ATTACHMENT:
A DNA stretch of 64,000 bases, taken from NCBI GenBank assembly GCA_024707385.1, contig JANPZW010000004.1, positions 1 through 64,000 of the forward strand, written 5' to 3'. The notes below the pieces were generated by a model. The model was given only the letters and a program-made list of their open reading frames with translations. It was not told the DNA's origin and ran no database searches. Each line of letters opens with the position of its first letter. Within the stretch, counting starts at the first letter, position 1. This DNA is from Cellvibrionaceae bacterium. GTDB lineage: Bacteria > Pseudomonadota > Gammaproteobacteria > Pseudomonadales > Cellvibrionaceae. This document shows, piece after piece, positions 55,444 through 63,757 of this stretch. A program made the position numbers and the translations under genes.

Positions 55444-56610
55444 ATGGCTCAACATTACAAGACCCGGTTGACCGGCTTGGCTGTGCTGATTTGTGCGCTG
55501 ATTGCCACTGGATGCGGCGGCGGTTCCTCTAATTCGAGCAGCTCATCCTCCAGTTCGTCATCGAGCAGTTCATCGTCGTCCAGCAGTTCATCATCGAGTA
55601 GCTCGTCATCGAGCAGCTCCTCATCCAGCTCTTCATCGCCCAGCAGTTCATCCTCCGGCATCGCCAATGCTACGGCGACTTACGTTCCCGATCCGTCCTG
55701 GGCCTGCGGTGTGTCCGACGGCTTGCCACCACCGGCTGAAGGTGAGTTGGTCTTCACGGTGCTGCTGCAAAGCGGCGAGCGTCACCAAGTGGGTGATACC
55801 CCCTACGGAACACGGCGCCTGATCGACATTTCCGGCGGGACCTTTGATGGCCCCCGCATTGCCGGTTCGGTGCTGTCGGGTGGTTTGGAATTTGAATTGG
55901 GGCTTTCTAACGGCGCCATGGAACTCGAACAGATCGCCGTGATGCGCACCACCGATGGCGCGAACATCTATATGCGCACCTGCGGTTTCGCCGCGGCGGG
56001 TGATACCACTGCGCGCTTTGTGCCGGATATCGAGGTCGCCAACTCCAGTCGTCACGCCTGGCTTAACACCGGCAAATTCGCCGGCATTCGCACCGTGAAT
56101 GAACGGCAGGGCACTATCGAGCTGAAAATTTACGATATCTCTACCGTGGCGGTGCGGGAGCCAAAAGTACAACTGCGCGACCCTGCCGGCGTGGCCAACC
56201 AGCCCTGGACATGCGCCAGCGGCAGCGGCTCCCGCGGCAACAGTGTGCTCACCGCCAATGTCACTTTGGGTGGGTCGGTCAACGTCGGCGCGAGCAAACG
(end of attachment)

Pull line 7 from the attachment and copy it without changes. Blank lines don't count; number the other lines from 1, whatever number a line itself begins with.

55801 CCCTACGGAACACGGCGCCTGATCGACATTTCCGGCGGGACCTTTGATGGCCCCCGCATTGCCGGTTCGGTGCTGTCGGGTGGTTTGGAATTTGAATTGG